CyberInsights
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Rootkit: Detect intruders and protect your business effectively

Rootkits can be dangerous for companies because they are able to gain complete control over systems and grant themselves extensive administrator privileges. In the process, they hide and camouflage themselves well enough to be difficult to spot. But with early security precautions, you can ensure that the malware is eliminated at an early stage, and your company is thus protected against attacks.

Rootkit: What does it mean and how dangerous is the malware?

Rootkits can be difficult to detect at first sight, which is why they are so dangerous – because by the time they are discovered, attackers have plenty of time to steal valuable data. A rootkit combines several malware programs and attacks the systems at the core. From there, viruses and malware spread unnoticed across the infected computers, gaining extensive administrative privileges in the process. The resulting remote access allows cybercriminals to manipulate employees’ computers without their knowledge and use them for their own purposes – primarily to steal data and tap into personal information. For example, e-mails are secretly read and passwords are stored via keystrokes in order to use the data without authorization.

How does a rootkit work?

The term rootkit is actually a creation of two independent words, “root” and “kit”. “Root” refers to the so-called root rights and starts at the lowest level of control. Starting from the administrator account, all other linked accounts can be gradually taken over, together with all the stored privileges. The term “kit” stands for a collection of many small malware programs that together form a software package – the rootkit. This starts at the deepest structures and thus at the roots of a system and leads to attackers gaining complete administrative control over the target system via the root privileges they have granted themselves.

How do rootkits get onto other people’s computers?

Apart from the actual malware, the installation of rootkits requires other so-called partner programs. The so-called “dropper” is responsible for importing the rootkit onto the target computer, while the “loader” ensures that the programs are installed in the second step. After the “dropper” is unknowingly activated by the computer’s user, the “loader” continues the installation process. To introduce the previously described code into the system, vulnerabilities such as buffer overflows are particularly often exploited.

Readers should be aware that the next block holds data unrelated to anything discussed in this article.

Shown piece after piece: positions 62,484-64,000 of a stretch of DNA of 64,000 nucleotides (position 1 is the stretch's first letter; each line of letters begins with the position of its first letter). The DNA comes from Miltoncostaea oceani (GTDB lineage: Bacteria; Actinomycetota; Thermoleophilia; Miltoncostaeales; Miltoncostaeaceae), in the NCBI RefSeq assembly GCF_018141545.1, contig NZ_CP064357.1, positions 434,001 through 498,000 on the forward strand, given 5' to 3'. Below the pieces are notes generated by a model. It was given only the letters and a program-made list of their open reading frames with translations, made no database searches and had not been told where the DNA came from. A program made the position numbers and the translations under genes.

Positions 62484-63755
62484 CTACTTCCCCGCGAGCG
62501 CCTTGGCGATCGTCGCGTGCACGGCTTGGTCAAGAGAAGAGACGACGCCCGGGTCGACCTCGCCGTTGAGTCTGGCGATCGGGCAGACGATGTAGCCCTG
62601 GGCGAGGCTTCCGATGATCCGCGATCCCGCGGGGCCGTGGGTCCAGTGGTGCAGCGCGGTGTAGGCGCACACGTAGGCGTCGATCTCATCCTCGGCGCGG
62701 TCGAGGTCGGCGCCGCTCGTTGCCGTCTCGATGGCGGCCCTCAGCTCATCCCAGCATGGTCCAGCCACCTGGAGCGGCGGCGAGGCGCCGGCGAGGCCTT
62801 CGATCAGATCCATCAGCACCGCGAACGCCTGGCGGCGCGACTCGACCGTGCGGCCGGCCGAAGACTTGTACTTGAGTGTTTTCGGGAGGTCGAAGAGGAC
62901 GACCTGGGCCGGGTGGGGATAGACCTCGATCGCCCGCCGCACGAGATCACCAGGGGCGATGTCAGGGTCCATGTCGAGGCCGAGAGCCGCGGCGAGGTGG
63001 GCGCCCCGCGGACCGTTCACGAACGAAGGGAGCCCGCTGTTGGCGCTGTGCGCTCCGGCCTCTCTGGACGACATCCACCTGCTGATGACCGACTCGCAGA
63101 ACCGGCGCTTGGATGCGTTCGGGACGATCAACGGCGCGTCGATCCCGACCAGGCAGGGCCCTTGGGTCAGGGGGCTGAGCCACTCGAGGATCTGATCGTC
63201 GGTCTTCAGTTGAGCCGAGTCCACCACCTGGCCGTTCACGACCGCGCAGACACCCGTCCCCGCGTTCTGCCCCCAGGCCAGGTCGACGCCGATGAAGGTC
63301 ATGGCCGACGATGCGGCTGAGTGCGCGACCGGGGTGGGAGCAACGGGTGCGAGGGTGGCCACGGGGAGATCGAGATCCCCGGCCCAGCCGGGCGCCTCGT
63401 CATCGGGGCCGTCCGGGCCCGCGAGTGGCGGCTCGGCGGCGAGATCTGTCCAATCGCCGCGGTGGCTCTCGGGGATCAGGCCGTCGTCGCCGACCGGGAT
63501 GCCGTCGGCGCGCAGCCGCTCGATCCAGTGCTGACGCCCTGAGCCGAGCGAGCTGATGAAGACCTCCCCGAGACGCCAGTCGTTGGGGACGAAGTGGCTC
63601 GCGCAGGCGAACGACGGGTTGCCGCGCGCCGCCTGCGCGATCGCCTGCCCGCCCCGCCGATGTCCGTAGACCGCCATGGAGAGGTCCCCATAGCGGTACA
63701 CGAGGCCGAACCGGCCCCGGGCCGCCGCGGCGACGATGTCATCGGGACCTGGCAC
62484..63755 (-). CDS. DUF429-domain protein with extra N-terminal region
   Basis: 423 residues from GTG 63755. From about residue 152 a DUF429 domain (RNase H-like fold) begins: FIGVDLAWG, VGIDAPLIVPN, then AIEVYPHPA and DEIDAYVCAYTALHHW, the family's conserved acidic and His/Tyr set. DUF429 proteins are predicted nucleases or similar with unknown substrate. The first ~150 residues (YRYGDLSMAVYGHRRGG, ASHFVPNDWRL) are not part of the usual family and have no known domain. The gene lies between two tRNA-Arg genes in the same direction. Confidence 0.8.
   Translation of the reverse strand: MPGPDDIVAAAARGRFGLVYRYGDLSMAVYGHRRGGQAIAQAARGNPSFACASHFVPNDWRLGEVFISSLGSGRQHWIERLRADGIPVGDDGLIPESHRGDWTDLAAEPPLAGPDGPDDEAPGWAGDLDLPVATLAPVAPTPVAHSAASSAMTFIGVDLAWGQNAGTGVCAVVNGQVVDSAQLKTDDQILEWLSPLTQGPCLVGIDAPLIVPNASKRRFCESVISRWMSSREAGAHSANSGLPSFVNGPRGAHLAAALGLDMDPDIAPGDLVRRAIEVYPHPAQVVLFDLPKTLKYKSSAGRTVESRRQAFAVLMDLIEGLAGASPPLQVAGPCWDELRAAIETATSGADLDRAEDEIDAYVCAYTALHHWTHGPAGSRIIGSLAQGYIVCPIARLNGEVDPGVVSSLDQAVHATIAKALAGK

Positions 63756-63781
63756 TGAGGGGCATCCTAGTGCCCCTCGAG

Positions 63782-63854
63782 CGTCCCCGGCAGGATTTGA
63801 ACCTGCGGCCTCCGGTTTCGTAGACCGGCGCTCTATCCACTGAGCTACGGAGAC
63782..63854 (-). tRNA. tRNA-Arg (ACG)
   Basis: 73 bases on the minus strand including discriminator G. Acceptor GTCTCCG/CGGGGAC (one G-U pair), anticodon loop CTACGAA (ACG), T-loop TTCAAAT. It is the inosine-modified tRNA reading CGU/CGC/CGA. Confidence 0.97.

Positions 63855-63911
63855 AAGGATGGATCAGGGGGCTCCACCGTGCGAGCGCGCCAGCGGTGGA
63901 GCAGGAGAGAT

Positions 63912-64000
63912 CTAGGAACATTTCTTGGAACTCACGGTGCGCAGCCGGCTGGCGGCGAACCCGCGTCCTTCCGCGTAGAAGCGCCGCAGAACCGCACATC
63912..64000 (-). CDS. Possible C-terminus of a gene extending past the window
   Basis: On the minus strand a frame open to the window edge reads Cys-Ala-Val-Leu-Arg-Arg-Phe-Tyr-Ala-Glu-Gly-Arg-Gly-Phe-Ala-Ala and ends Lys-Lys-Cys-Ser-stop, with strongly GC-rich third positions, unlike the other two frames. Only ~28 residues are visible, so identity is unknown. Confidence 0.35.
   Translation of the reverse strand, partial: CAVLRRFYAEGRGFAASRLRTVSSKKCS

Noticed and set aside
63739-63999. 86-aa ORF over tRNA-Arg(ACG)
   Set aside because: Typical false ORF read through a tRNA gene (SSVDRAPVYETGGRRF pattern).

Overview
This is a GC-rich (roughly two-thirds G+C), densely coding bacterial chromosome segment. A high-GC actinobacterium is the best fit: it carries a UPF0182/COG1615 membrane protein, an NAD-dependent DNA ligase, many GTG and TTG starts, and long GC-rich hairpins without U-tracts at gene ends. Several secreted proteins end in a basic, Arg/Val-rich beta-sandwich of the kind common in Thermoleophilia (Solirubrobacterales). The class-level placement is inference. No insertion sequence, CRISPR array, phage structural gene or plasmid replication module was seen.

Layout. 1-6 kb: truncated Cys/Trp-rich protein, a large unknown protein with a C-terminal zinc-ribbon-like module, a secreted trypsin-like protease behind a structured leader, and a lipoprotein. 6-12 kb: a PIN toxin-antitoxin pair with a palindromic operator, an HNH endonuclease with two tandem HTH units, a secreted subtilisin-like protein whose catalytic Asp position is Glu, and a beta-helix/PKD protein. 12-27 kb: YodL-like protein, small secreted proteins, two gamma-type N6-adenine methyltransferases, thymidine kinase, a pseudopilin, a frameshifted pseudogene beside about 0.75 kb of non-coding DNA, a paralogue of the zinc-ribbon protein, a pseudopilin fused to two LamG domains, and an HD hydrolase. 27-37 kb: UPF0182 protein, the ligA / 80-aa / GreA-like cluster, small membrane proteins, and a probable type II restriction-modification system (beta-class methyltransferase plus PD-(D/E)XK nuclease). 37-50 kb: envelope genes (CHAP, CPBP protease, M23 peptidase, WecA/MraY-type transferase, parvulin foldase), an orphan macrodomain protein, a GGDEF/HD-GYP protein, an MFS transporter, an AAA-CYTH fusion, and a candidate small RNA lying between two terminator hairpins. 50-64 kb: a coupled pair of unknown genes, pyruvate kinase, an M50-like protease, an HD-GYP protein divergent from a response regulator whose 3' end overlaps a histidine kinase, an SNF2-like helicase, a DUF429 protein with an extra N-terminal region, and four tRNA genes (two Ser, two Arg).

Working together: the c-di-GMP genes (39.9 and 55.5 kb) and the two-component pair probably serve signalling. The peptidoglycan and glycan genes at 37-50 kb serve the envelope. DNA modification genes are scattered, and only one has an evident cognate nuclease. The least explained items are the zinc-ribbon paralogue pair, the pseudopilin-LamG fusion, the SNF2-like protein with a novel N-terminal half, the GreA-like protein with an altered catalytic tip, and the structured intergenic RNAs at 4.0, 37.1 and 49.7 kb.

How hackers use the backdoor function

By installing the rootkit, hackers aim to take control of foreign systems. The backdoor function refers to the system password. If attackers have the password, they can penetrate the system “through the backdoor” at any time and operate: Whether by installing further (malware), changing the settings of the security systems or accessing protected data.

What are the rootkit types?

Malware comes in different forms, which includes rootkits under certain conditions. These can attack in different ways, whether deep in the system structure or at the upper levels. The two most well-known and widespread variants include the user mode rootkit and the kernel mode rootkit.

User Mode Rootkit

The user mode rootkit starts at the user level of a computer, from which the executable programs are accessible. Attackers only gain limited access to the administrator account with this variant, but they are able to change the settings in the security log and thus gain extended access. The data transfer between the various operating systems and the injected malware goes unnoticed: An additional interface and thus an access point is integrated into the data transfer via a separate code library in order to route functions to the rootkit instead of to the intended destination. Due to its simpler complexity and execution, the user mode rootkit is much more commonly used than the kernel mode rootkit. Although it is more superficial in its approach, the impact of a user mode rootkit manipulating modified settings can lead to significant consequences for affected organizations.

Kernel Mode Rootkit

In the case of the kernel mode rootkit, on the other hand, the malware deeply enters the computer level of an operating system and, the closer it gets to the base, the more extensive the authorizations it obtains. All hardware and system settings can be changed at will, and just as with the user mode rootkit, complete control no longer lies with the company, but in the hands of the attackers. By integrating their own codes, it is possible, for example, to program antivirus software in such a way that the security precautions no longer react due to deliberately fed false information, and the corresponding malware can enter the system unhindered. The result: The entire system, starting at the lowest level and extending all the way to the user level, is controlled and monitored by third parties.